A stream of yellow buses rumbled into an Aiken High School roundabout Tuesday morning as crews prepared and loaded food – breakfast and lunch – for delivery to students across Aiken County.

Thousands of meals will be distributed across the Aiken County Public School District every day for the foreseeable future, according to district Superintendent King Laurence and Chief Operations Officer Shawn Foster, as schools statewide are shuttered in the face of a novel coronavirus pandemic.

S.C. Gov. Henry McMaster on Sunday ordered all public schools, universities and colleges to close through the end of the month. The decision, similar to what was done in North Carolina, affects hundreds of thousands of students, tens of thousands of teachers and countless families across the Palmetto State.

More than 30 cases of the novel coronavirus were reported in South Carolina as of Monday. None are in Aiken County.

Foster, who was helping with the free-meal distribution Tuesday, said the public school district is "feeling pretty good" about its plans and preparations. Laurence was confident as well.

"I'm going to be honest with you," Aiken County School Board member Patrice Rhinehart-Jackson said, "we're as prepared as we could possibly be at this point."

Getting food to the children, Foster said, is of the utmost importance.

"This is the only meal that many of our kids may get," the chief operating officer said. "That's why we're committed and have a committed group of teachers and bus drivers who understand the importance of feeding our children in this difficult time for everyone."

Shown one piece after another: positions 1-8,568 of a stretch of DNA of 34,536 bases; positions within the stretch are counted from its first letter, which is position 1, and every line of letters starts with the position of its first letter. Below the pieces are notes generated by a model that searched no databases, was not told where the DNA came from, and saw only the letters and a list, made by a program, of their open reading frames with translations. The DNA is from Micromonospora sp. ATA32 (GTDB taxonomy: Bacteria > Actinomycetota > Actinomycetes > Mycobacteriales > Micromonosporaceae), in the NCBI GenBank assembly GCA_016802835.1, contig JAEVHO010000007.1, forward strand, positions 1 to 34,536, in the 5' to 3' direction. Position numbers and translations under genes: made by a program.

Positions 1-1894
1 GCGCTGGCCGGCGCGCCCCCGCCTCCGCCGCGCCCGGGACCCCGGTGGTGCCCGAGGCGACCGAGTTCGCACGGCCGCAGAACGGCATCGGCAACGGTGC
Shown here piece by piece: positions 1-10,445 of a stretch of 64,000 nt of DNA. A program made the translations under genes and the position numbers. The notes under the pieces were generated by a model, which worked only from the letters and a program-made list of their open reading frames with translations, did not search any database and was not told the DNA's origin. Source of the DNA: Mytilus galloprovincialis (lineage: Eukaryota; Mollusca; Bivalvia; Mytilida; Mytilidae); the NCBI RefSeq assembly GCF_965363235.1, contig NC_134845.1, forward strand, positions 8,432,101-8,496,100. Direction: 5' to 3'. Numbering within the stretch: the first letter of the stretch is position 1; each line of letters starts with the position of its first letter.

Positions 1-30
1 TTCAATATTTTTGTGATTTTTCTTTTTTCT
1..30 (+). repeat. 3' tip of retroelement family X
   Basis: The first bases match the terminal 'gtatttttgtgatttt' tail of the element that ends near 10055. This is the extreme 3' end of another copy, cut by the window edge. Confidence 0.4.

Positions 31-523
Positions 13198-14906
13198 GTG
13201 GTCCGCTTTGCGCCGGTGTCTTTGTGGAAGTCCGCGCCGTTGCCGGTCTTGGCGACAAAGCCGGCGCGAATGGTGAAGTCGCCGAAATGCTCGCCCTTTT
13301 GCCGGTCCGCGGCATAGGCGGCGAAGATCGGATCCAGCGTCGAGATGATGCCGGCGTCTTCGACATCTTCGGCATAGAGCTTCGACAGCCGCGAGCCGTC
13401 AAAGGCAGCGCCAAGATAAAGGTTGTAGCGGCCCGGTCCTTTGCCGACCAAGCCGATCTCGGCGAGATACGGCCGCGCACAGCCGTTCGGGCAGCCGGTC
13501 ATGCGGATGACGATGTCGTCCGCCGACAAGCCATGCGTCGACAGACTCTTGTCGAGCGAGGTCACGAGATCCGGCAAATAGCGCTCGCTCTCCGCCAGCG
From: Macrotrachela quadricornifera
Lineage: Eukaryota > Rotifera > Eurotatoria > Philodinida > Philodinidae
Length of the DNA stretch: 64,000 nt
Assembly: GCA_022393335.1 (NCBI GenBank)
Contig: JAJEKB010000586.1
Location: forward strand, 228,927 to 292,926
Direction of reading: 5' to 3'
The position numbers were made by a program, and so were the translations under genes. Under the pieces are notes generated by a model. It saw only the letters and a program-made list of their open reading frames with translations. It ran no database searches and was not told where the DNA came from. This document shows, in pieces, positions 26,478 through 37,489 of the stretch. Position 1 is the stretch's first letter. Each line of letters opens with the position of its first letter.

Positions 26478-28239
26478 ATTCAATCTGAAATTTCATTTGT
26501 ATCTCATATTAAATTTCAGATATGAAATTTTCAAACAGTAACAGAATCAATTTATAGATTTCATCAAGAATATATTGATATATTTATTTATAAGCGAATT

Drivers making the meal deliveries follow designated routes, the district said Monday, with most finishing around 12:30 p.m. The routes can be found on the district's website.

Food Delivery, Aiken High School 3

Aiken County Public School District bus drivers wore medical gloves Tuesday morning.

Troy Toney, a district bus driver with decades of experience, on Tuesday morning said he's never done anything like this. He said he's "loving" the fact that he can help, though.

Foster, with a smile, likened the school buses to an ice cream truck without the music.

"It's our community," Rhinehart-Jackson said. "We have to help each other."

Grab-and-go student meals can also be picked up, 11:30 a.m. to 1 p.m., at any school campus.

Colin Demarest covers the Savannah River Site, the U.S. Department of Energy, the National Nuclear Security Administration and government in general. Follow him on Twitter: @demarest_colin